Thirty years ago on April 11 we saw the riots, or uprisings, in Brixton. Thankfully those now seem to be distant days and the chances of another summer marked by racialised violence appear to be remote (though not many predicted the riots of 1985, 2001 or 2005).

What the riots made clear was that ignoring discrimination and social exclusion is not a recipe for building harmonious communities. We pride ourselves on the progress made since 1981, in terms of legislation and political representation, but is that progress as great as we would like?

After all, much has changed in the past 30 years, right?

  • In 1981, black youth unemployment was estimated at a shocking 55 per cent. Last year we saw unemployment among black 16-24 year olds reach 48 per cent.
  • In 1981, there was an 18 point gap in achievement of 5 or more higher level CSEs or O-levels between white students and black Caribbean (West Indian) students. Last year there was an 18 point gap between the achievement of black Caribbean boys and white boys.
  • In the mid 1980s, black Caribbean men made up 8 per cent of the prison population. Last year that figure had nearly doubled to 15 per cent of the prison population.

Posted by Vicki 09 March 2011 : BME ,

Today's blog post is written by public affairs intern Chris McLaurin

Reforms to local housing benefits will adversely impact black and minority ethnic people and single parents, according to the Child Poverty Action Group (CPAG). The charity filed proceedings for judicial review, claiming that the government’s new legislation will undermine the housing allowance scheme and as good as force benefit recipients into less desirable areas and more overcrowded housing.

The government’s argues that the move is aimed at pushing the unemployed back to work and cutting the deficit. The policy will include a cap on the rates of housing benefit, without taking into account the reality of property prices in any given area. Claimants will be expected to make up for the shortfall between their rent and housing allowance or move into cheaper accommodation. The policy also introduces size criteria to the scheme, which will oblige people to move into smaller and less expensive accommodation.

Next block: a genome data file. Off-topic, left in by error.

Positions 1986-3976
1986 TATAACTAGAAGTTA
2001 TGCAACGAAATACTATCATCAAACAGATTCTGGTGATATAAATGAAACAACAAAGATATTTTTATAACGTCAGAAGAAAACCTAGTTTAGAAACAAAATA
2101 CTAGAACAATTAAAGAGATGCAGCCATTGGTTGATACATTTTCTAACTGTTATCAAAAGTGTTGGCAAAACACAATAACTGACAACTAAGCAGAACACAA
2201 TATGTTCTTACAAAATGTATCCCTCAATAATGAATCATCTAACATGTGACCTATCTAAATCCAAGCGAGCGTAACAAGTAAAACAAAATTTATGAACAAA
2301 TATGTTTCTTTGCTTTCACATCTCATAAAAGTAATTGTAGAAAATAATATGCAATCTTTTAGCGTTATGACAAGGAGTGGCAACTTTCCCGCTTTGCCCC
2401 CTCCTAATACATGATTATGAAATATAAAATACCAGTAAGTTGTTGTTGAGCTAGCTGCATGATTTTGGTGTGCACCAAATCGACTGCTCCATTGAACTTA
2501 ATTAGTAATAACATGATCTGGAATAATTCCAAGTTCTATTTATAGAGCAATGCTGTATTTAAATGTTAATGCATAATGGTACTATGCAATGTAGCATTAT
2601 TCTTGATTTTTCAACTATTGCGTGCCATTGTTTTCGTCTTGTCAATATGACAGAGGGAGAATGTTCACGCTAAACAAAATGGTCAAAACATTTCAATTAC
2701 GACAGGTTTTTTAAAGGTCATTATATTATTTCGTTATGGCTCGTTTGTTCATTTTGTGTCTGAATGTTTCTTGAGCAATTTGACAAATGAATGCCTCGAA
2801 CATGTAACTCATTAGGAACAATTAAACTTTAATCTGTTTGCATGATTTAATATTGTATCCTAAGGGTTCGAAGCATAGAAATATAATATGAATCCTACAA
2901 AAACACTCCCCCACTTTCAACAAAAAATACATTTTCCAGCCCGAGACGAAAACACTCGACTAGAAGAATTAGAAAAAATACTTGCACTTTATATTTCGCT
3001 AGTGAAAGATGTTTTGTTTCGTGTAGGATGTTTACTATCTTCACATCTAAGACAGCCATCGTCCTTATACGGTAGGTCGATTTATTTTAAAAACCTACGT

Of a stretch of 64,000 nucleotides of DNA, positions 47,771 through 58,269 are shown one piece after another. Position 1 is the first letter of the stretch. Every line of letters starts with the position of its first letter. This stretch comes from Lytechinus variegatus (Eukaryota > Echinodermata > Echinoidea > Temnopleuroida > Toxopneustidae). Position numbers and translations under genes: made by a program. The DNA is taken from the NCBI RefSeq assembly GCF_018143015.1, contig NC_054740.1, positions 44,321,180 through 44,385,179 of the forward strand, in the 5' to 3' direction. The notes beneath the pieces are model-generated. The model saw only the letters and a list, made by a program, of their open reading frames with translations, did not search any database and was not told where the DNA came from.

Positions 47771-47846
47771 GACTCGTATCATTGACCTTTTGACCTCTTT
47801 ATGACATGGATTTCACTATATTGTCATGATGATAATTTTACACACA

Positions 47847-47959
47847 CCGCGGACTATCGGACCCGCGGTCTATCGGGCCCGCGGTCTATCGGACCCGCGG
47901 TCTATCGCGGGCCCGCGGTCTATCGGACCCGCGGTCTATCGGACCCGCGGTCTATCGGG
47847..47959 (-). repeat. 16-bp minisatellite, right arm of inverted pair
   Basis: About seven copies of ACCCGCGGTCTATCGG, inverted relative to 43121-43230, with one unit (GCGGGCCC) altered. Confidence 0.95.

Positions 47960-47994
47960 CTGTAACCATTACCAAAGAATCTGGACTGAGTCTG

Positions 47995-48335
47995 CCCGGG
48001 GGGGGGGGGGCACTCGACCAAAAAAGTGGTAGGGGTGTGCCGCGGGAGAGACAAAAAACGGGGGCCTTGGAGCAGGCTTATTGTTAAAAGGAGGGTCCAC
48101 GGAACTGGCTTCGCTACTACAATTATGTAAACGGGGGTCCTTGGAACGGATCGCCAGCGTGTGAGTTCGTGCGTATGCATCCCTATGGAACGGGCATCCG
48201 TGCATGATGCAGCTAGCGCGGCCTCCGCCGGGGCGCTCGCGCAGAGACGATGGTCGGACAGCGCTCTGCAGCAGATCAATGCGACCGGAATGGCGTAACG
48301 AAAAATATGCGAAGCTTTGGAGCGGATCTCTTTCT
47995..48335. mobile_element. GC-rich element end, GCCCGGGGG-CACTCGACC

Posted by Omar 02 March 2011 : human rights , racism , BME ,

I’ve been thinking about many of the issues that arose out of the UN’s Third Forum on Minority Issues. One question that I keep returning to is why the term ‘minorities’?

In the UK, we’re familiar with the idea that ‘ethnic minorities’ experience a range of disadvantages, and that similar phenomena occur across Europe and in North America. However, one of the examples the conference highlighted – black South African people – made me think twice about whether being a minority is really what we or other organisations fighting discrimination and disadvantage should focus on.

Posted by Rob 10 February 2011 : anti-terrorism , human rights , Runnymede , criminal justice , far-right , BME ,

This post was also published on Left Foot Forward

So we’re back to what is becoming an old chestnut; as the latest senior politician condemns multiculturalism. On Saturday, David Cameron took his place, behind Tony Blair, Jack Straw and Trevor Phillips, arguing that “state multiculturalism” has encouraged “different cultures to live separate lives” with a particular Cameron twist – that the UK needs a stronger national identity to prevent people turning to extremism. Surely, such a panoply of senior politicians should have been able to organize the end of so-called state multiculturalism by now – unless of course it never existed in the first place, they do not really mean it, or the alternatives are simply too unattractive to countenance.

A key problem in debates around multiculturalism is that the term means different things to different people. Some believe that multiculturalism actively promotes separate religious and ethnic identities at the expense of common values, whilst others believe that it simply means the existence and recognition of different identities in a shared political space within a framework of human rights. Runnymede’s understanding of the term has always been the latter.

Posted by admin 07 January 2011 : human rights , Runnymede , financial inclusion , BME ,

Download my speech to the Human Rights Council's Forum on Minority Issues in full by clicking on the pink link below.

Posted by Vicki 24 November 2010 : coalition , representation , Labour , BME ,

Today's blog post is written by our public affairs intern Ashley Burton-Lynch

Labour peer Lord Falconer has slammed government plans to change constituency boundaries due to the fact this will exclude the 3.5 million people currently not on the electoral register because of out of date data. He added that many of those excluded from the register would be Black and minority ethnic (BME) people. Lord Falconer made the comments during the House of Lords’ second reading of the Parliamentary Voting System and Constituencies Bill, where the government has proposed that constituencies across the UK should be of an equal population size and be reduced by 50 seats.  

Lord Falconer went on to argue that the changes would create constituencies which “carve(d) up communities” and did not reflect local needs. This, according to Lord Falconer, was supported by the Constitution Committee which stated in its report on the Bill that holding a public consultation on the issue would have highlighted whether the electorate actually thought equalisation of constituencies should be prioritised over other considerations.